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A Villa By the Sea

Ericka McConnell The author and her daughter Claudia on St. John's Maho Bay Beach.

Photo: Ericka McConnell

Rent a villa with your family, high on a breezy hill overlooking the Caribbean Sea, and be prepared for some singing. That's what my husband, Michael, and I found, anyway, when we brought our two daughters, Kelley, 13, and Claudia, 10, to St. John last spring. They rarely stopped: they crooned Top 40 tunes in the pool and on the deck and in the outdoor shower. The countdown continued as pink-bellied clouds drifted by in the morning and when the moon silvered the bay at night. They sang with gusto and with volume and—this is the good part—we never felt compelled to tell them to keep it down. (Well, maybe that one time, but, hey, we were trying to read.) That's just one example of the things we loved about having our own house, rather than simply our own hotel room.

We rented Daffodil, a new bright-yellow two-bedroom hideout perched above Fish Bay, on the island's less-traveled south shore. It's a modest place, but there are astonishing views from every room, even from the pool. As we lay on our rubber floats, we could take in the rolling hills and scalloped coastline of 11,000-acre Virgin Islands National Park to the east, the distant rise of St. Croix 50 miles to the south, and, with a little paddle to the right, Rendezvous Bay and Dog Island to the west. We adored our location, just 15 minutes on roller-coaster roads from Cruz Bay, St. John's small but hopping main harbor town—close enough that we could head out on impulse to shop for a bikini or get a mango smoothie, yet far enough away for us to think it wasn't such a bad idea, after all, to scrap the restaurant plan and hang out at home. The least developed of the U.S. Virgin Islands, nine-mile-long St. John has only two large resorts: honeymooners' favorite Caneel Bay on the north side, and the more frenetic, family-oriented Westin St. John on the west. But there are scores of rentals, from cottage colonies to mountaintop estates. We found ours (available for $3,100 a week in winter; $2,200 during off-season) through Seaview Vacation Homes, a local agency that answered my e-mail questions promptly and gave good advice about the right houses and locations for us. They also booked our rental Jeep, greeted us as we arrived on the ferry from St. Thomas, led us to our villa, pointed us in the direction of the best snorkeling spots, and supplied us with milk, juice, and cereal.

We spent our week sampling beaches and reefs—north shore beauties like Cinnamon, Maho, and Francis bays, and remote east coast outposts like Salt Pond Bay, where I'm pretty sure I heard muffled singing coming out of Kelley's snorkel. One day we went to Trunk Bay, St. John's iconic calendar-page strand, which is glorious despite being a prime destination for cruise ship day-trippers from St. Thomas. We were there to try the little-known sport Snuba,an excellent introduction to scuba diving—one in which air tanks are carried on a raft, rather than on divers' backs, and descents are never deeper than 20 feet, so there's no need to learn about decompression or depth charts. After a quick orientation and some practice clearing our masks, we dove into the far side of Trunk, near Jumbie Bay, and stayed underwater for about 30 minutes—long enough to feel like bona fide scuba divers and to see dozens of parrot fish, grunts, and snapper among the purple sea fans and brain coral. Kelley even spotted an endangered hawksbill sea turtle.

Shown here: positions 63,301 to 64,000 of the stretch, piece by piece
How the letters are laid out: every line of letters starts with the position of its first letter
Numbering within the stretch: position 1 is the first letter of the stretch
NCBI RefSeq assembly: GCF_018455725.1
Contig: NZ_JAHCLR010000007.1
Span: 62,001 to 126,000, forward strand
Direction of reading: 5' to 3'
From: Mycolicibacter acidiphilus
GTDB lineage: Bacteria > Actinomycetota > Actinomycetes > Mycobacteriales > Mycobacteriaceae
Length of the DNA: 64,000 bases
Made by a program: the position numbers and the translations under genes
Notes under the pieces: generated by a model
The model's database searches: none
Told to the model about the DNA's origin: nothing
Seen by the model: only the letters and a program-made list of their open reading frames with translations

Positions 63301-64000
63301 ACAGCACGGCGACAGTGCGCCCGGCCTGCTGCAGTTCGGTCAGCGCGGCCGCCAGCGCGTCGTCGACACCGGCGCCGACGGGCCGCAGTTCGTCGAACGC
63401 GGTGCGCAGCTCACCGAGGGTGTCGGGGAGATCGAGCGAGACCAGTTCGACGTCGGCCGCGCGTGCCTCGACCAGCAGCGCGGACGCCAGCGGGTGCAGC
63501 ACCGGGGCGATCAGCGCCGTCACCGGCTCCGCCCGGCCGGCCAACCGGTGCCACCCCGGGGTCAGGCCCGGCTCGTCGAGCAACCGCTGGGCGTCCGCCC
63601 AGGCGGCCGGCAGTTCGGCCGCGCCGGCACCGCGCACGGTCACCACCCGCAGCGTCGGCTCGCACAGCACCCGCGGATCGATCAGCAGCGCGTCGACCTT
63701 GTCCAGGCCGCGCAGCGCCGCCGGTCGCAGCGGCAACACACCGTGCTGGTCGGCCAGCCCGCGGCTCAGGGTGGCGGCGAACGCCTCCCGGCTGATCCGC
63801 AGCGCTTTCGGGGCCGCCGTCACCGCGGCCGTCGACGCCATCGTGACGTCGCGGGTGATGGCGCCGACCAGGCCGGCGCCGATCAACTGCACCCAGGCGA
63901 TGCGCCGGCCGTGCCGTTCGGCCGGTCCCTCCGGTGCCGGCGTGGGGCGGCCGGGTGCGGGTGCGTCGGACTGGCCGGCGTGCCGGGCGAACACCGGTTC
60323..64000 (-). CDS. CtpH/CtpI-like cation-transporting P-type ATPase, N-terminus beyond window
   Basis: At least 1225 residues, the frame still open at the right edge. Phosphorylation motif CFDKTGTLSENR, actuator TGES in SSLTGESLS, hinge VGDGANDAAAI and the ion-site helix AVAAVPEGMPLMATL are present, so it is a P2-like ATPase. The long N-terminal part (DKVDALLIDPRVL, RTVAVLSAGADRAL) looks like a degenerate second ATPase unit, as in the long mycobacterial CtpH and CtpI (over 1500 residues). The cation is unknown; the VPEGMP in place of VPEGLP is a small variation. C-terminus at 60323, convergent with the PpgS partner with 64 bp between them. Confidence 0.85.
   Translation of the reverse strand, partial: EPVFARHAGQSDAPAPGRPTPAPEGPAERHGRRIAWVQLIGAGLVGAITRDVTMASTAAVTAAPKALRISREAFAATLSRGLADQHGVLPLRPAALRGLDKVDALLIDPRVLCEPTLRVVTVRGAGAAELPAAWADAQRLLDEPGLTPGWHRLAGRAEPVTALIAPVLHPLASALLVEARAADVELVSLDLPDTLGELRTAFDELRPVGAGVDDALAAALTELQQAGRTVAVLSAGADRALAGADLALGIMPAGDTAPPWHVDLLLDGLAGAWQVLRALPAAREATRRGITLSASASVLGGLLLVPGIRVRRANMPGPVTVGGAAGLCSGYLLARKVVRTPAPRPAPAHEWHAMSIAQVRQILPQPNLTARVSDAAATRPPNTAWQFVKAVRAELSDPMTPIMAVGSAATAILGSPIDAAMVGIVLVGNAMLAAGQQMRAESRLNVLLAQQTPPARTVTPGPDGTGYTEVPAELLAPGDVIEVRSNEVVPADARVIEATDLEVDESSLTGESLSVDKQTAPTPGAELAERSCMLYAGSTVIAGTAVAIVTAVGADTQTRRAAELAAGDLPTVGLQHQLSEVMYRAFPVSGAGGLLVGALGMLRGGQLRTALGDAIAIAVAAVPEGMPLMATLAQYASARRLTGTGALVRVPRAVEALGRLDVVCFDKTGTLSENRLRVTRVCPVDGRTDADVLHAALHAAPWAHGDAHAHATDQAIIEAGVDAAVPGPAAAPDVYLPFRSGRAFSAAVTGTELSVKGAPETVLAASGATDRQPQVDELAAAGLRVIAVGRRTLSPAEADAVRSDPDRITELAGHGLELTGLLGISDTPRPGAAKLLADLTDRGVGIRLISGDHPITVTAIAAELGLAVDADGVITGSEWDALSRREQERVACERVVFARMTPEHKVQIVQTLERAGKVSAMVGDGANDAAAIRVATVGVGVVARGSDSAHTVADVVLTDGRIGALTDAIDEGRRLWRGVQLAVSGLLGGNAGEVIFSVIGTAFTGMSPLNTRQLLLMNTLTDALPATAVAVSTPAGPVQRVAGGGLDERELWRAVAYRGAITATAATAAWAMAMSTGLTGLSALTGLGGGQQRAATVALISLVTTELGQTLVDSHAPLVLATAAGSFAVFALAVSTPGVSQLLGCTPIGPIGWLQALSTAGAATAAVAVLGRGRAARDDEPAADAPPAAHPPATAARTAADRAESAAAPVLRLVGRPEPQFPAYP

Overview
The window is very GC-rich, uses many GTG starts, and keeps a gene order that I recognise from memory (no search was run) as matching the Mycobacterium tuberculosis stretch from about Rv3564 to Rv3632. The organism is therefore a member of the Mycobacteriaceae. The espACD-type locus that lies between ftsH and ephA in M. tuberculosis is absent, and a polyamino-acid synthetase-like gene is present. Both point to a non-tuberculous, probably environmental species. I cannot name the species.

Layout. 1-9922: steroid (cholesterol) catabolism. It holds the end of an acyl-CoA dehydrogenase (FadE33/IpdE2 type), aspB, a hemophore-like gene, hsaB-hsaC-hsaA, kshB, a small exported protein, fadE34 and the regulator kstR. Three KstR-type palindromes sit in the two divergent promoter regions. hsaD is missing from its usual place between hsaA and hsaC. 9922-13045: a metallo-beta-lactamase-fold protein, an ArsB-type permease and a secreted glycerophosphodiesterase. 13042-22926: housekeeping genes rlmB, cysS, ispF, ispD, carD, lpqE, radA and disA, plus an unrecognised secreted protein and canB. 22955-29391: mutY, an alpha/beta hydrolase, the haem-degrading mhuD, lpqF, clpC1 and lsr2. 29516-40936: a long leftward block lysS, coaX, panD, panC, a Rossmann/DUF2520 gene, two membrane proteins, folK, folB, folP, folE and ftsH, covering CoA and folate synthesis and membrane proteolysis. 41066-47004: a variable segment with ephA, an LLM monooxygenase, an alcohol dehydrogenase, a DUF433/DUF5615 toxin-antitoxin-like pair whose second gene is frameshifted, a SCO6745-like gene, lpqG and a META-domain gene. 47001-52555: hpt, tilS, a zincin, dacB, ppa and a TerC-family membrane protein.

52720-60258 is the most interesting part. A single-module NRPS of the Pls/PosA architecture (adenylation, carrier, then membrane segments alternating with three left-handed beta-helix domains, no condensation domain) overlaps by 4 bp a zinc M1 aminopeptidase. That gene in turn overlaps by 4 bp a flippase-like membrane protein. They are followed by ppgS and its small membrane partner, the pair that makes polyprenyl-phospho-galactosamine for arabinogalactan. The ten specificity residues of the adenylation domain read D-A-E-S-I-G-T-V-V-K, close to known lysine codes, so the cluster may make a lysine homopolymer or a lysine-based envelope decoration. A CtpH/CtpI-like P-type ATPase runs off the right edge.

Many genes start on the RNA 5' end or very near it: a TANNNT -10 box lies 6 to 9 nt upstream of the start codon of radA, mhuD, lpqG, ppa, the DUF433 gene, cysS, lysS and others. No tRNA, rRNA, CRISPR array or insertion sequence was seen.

On our way home from the beach, we would swing by Starfish Market, the island's biggest grocery store, to pick up dinner supplies (Ben & Jerry's for $7 a pint...). Twice we went to Asolare, a hilltop restaurant overlooking Cruz Bay. Our kids didn't mind dressing up a little to get at Asolare's calamari and its gooey-centered pyramid chocolate cake. And Michael and I were thrilled to have discovered that Caribbean rarity: a well-situated restaurant with good, locally inspired cooking.

I wish I could say we also tried some of St. John's 20 miles of footpaths, such as the ranger-guided Reef Bay Trail hike. It begins at 900 feet above sea level and travels nearly three miles, all downhill, through a tropical forest, past Taino Indian petroglyphs and Danish plantation ruins, to the sea, where a Park Service boat ferries you back to Cruz Bay. Instead, we mostly lolled around. Between dips in the pool, we played Parcheesi and gin rummy. We watched the geckos that basked on the yellow walls in the noon sun. We got to know the rhythms of our "neighborhood": the sleek sportfishing boat that motored into Fish Bay every morning, stayed for an hour, and then zoomed back to open water; the enormous cruise ships that lined the horizon most afternoons, waiting to pull into St. Thomas. Some evenings storms blew in suddenly, then departed just as quickly, leaving a rainbow over the green hills—and yet another reason to sing.

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